Is Higher Education Valued in Public Service?

On NPR recently, U. S. Secretary of Education Arne Duncan talked about the value of higher education for those working in public service. Within the context of a discussion about the changes in the financial aid lending to students, Secretary Duncan noted that our public sector workers needed graduate levels of education to be fully prepared for their positions. How many public sector agencies truly value advanced degrees, though, in today’s times?

Looking back a decade or two, one realizes that prior advancement opportunities in state and local government included an education factor. To become a manager or to advance to senior leadership, a minimum of a Master’s degree was required and doctoral preparation was preferred in some specific disciplines. This was part of the professionalism of public service. Earning an advanced degree just about guaranteed that a conferee had achieved the skills and competencies required to lead the more complex government agencies of the day.

Sometime in the last decade, however, many departments and agencies devalued higher education. In some cases, supplemental payments for advanced degrees were decreased or eliminated. Degrees were no longer considered in promotions. It seemed to matter less what someone had learned and could practice changing workplace approaches, and more about how they could perform on a standardized test and how long they had warmed a seat. Advanced skills and competencies were no longer valued.

Today, that complexity is growing even more pressing, and resource allocation in a time of scarcity requires even greater advanced skills in our public sector workforce. Similarly, increased reliance on technology and public participation in issues of governance call for leadership that understands more than the basic principles and theories we may have relied upon in the field. Advances in the global community require leaders who can think critically, analyze thoroughly but without paralysis, and act inclusively to solve local, national and global problems.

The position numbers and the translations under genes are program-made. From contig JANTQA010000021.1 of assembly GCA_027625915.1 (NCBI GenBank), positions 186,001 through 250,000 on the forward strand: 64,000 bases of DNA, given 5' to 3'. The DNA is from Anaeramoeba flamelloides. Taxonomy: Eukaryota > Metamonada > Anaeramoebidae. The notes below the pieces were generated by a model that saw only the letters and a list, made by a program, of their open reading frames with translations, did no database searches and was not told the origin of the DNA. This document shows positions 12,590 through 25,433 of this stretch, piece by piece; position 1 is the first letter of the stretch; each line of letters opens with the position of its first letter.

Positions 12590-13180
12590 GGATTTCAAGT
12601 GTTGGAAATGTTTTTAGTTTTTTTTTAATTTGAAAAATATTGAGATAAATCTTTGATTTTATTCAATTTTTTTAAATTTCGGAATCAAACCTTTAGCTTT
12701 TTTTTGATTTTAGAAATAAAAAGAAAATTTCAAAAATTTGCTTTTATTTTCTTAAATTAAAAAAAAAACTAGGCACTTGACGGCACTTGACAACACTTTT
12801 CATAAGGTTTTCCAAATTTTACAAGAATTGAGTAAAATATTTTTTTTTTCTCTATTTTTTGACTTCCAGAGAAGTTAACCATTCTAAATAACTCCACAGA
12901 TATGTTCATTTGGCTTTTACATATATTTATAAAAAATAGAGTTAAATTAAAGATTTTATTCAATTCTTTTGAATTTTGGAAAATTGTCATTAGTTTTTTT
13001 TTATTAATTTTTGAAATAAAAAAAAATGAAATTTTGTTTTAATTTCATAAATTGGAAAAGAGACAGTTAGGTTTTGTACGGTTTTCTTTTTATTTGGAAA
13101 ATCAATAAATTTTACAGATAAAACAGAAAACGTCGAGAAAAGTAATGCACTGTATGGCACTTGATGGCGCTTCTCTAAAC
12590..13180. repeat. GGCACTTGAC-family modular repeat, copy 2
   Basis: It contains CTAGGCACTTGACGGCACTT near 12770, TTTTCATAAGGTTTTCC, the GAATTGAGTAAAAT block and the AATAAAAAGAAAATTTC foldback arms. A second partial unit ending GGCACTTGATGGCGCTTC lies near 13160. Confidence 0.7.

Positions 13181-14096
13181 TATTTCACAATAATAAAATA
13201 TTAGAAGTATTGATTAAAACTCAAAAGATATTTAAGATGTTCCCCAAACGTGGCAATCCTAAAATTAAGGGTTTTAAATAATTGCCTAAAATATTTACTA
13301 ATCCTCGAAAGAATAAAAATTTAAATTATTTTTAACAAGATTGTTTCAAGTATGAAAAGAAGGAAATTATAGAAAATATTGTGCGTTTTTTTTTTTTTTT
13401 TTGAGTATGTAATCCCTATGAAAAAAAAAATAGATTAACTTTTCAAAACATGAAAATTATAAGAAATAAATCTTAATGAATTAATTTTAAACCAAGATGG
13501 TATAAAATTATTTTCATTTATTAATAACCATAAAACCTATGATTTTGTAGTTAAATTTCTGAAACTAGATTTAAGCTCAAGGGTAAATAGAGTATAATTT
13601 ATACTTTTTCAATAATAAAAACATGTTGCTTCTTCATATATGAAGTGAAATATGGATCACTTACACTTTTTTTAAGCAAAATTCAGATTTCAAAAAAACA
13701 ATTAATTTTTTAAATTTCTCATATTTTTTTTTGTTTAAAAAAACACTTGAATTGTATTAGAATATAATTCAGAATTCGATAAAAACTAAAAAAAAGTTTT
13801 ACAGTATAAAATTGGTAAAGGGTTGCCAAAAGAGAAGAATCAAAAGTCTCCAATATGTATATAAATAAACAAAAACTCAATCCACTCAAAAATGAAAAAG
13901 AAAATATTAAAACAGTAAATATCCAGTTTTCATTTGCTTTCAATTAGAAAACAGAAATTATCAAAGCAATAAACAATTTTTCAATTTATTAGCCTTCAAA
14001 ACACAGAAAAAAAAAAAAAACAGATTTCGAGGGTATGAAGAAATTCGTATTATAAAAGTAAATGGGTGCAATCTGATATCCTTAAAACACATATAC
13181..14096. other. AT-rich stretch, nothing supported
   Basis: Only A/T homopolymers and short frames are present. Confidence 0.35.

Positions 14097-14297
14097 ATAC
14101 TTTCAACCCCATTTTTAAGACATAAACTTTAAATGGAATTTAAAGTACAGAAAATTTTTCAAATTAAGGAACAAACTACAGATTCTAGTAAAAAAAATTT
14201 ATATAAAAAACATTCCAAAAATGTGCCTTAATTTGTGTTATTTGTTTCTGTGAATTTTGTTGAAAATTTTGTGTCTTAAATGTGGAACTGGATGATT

Is our public sector workforce ready for this challenge? A fear stated by many who are ready to retire and pass the torch of leadership is that the upcoming generations, hired and advanced in a time when education was not in the forefront of budget-setters’ minds, is that they do not have the same education-based professional approach. They may not have the abilities required in tomorrow’s public sector organizations. While they have skills learned on the job, they have not been given the opportunity to increase their knowledge, the breadth, scope and depth that a Master’s degree or beyond will help them attain.

We cannot solve complex problems in society or meet the needs of our communities with the same degree of success without managers and leaders who have advanced degrees. As we become concerned about filling vacancies and promoting from within, it would serve our constituencies well if we considered rewarding graduate education once again. If, as Secretary Duncan has said, education is “the most pressing issue facing America,” we cheat both our workers and our communities out of skills and talent if we do not emphasize higher education advancement in our public sector institutions.

By Yvonne J. Kochanowski, DPA, MBA
yvonne.kochanowski@capella.edu

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